Thomson Elite Seatpost

The first bike part I ever broke was a seatpost. I was 15 and probably weighed 120 pounds. The post in question was an Ofmega on my Bianchi Nuovo Racing (this was probably around 1984). I replaced the Ofmega with a Campagnolo Record post. The Campy post was beautiful but it was a bit tricky to fine tune your position with the one-bolt design. A few years later I got a Suntour XC post with a great two-bolt design (and I still have it-great seatpost). A few years after that I got a Syncros post, with another two-bolt design. But the Syncos cracked, becoming only the second bike part I had ever broken.

Thomson entered the bike scene in the mid-90s, having already established themselves as a top notch machine shop back in the late 1960s. They produce everything in their facility in Macon, Georgia. The first time I tried a Thomson Elite I knew I had I winner. Super solid, super easy to adjust. And after many years and miles, I still haven’t managed to break one. I now have them on most of my bikes–I have them in 26.8 for the Bontragers and 28.6 for the Ibises and 27.2 for everyone else. I have them in straight and laid-back, silver and black. They somehow manage to look modern and classic at the same time.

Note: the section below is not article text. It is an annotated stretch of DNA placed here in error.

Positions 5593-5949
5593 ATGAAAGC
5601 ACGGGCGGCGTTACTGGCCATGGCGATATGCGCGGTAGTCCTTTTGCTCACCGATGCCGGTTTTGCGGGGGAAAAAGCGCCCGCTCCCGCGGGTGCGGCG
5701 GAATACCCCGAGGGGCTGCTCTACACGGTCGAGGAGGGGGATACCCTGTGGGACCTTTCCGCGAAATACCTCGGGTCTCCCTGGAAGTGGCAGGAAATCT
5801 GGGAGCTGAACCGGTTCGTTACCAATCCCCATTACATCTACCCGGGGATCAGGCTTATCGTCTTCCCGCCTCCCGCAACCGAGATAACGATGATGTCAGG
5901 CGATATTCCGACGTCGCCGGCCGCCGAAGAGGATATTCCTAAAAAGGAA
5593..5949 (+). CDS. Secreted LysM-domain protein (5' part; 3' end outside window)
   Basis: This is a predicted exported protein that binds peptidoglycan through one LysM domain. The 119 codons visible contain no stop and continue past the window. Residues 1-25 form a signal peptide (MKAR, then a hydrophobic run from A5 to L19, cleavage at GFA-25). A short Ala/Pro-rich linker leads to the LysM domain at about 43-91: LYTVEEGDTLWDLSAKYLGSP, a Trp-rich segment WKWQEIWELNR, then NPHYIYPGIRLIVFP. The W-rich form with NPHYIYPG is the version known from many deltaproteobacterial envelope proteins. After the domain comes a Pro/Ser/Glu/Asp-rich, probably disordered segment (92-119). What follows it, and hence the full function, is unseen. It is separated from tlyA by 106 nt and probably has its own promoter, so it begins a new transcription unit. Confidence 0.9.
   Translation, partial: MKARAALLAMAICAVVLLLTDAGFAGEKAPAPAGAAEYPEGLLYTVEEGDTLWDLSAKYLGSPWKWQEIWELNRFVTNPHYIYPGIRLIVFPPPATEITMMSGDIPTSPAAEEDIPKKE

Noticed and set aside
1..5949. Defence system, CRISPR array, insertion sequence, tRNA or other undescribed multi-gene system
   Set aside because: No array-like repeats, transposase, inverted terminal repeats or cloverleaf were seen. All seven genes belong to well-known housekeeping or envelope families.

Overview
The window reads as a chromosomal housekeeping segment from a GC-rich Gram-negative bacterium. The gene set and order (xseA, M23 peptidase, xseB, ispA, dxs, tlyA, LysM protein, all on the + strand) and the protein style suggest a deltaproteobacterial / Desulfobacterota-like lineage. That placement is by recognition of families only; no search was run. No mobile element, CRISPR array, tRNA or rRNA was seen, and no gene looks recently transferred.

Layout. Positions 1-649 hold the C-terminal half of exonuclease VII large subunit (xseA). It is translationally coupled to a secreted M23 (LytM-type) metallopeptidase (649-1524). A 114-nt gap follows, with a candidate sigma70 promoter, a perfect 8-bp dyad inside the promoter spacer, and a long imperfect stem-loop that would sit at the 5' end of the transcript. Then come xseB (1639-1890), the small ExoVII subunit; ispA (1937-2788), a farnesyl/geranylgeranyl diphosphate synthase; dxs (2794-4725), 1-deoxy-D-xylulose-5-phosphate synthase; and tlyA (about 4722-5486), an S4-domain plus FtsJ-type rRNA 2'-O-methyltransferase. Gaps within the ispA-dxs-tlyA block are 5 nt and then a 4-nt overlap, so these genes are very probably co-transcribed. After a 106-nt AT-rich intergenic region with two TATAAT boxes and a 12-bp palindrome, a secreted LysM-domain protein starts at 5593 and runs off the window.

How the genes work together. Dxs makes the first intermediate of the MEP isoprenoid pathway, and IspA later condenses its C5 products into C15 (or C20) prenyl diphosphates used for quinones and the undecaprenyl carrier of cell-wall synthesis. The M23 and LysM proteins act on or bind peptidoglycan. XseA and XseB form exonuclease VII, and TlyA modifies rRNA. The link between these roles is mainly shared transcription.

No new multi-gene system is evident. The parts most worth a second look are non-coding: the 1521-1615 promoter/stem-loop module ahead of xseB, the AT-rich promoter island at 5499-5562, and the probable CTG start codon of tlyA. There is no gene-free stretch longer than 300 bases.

Check out a silver setback Thomson Elite on my Soulcraft and a black zero setback on my Ibis Mojo after the jump!


Continue reading

King Stainless Steel Bottle Cages

Without a doubt the best water bottle cages money can buy are made in Durango, Colorado by Ron Andrews of King Cage. He started building bottle cages out of titanium back in 1991 while working for One Off Titanium. He introduced the stainless steel cages in 1996 and I run them on most of my bikes (pictured on my Ritchey and Soulcraft in the pics below). Get a King cage next time you need bottle cages–they are $18 for stainless and $60 if you want to splurge for ti–shipped right from Ron’s garage, where he welds about 100 per day. They look great, won’t mark up your bottles and they last forever.


Continue reading